The symmetrical Licancabur stratovolcano (left) rises above a basement of rhyodacitic ignimbrites and dacitic lava domes. A small 80-m-wide lake, one of the world's highest, occupies its 400-m-wide summit crater. Archaeological ruins were found on the 5916-m-high crater rim of Volcán Lincancabur. Young lava flows with prominent levees extend up to 6 km down the NW-to-SW flanks of the volcano.

Photo by Oscar González-Ferrán (University of Chile).
Snow-capped Licancabur volcano rises to the east beyond a Pliocene rhyolitic pyroclastic-flow deposit in the foreground from the Chaxas lava dome. Block lava flows from Licancabur have traveled as far as 12 km from the summit crater.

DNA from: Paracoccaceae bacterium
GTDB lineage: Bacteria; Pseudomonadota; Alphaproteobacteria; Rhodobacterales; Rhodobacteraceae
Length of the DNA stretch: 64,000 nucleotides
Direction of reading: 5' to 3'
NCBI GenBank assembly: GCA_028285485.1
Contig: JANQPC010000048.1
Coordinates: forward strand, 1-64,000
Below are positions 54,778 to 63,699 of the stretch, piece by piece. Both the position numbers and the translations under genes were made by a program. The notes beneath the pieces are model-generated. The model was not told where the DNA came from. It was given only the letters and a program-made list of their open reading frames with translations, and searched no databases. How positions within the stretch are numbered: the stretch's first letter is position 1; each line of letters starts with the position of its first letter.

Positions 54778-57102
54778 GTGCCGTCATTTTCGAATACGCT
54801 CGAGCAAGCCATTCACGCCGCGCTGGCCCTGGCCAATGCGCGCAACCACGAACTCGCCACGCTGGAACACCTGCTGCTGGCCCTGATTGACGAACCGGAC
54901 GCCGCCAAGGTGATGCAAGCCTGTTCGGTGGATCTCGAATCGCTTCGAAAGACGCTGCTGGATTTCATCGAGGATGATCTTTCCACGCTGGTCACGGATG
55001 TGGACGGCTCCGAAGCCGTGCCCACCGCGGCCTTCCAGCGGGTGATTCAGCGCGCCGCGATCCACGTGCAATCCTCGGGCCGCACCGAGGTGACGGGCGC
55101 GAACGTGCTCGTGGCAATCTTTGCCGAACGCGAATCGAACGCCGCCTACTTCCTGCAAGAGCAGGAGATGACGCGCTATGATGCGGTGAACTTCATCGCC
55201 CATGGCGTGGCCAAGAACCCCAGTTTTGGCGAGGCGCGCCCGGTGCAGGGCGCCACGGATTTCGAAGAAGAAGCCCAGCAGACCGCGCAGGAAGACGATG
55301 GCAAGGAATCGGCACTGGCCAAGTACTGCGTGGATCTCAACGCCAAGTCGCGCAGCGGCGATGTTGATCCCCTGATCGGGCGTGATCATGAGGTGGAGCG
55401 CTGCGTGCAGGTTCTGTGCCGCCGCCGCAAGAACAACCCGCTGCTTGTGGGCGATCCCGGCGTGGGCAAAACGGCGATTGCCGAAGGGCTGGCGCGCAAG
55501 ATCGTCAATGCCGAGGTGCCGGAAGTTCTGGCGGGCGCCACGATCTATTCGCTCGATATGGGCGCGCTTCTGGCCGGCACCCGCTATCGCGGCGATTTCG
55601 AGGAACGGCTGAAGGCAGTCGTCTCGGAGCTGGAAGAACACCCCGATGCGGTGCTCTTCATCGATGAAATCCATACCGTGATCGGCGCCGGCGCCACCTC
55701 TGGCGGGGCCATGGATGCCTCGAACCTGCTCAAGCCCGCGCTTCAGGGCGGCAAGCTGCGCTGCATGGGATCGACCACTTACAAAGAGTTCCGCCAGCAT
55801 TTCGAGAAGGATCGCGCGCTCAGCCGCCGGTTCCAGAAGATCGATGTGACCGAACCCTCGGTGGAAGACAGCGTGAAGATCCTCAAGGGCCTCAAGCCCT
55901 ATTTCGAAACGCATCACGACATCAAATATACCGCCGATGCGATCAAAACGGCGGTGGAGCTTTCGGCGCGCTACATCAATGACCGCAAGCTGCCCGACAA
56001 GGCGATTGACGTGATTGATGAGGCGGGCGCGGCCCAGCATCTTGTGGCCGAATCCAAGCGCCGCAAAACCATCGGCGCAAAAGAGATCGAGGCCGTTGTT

Photo courtesy of Oscar González-Ferrán (University of Chile).

Smithsonian Sample Collections Database

There are no samples for Licancabur in the Smithsonian's NMNH Department of Mineral Sciences Rock and Ore collection.

Affiliated Sites

Large Eruptions of Licancabur Information about large Quaternary eruptions (VEI >= 4) is cataloged in the Large Magnitude Explosive Volcanic Eruptions (LaMEVE) database of the Volcano Global Risk Identification and Analysis Project (VOGRIPA).
WOVOdat WOVOdat is a database of volcanic unrest; instrumentally and visually recorded changes in seismicity, ground deformation, gas emission, and other parameters from their normal baselines. It is sponsored by the World Organization of Volcano Observatories (WOVO) and presently hosted at the Earth Observatory of Singapore.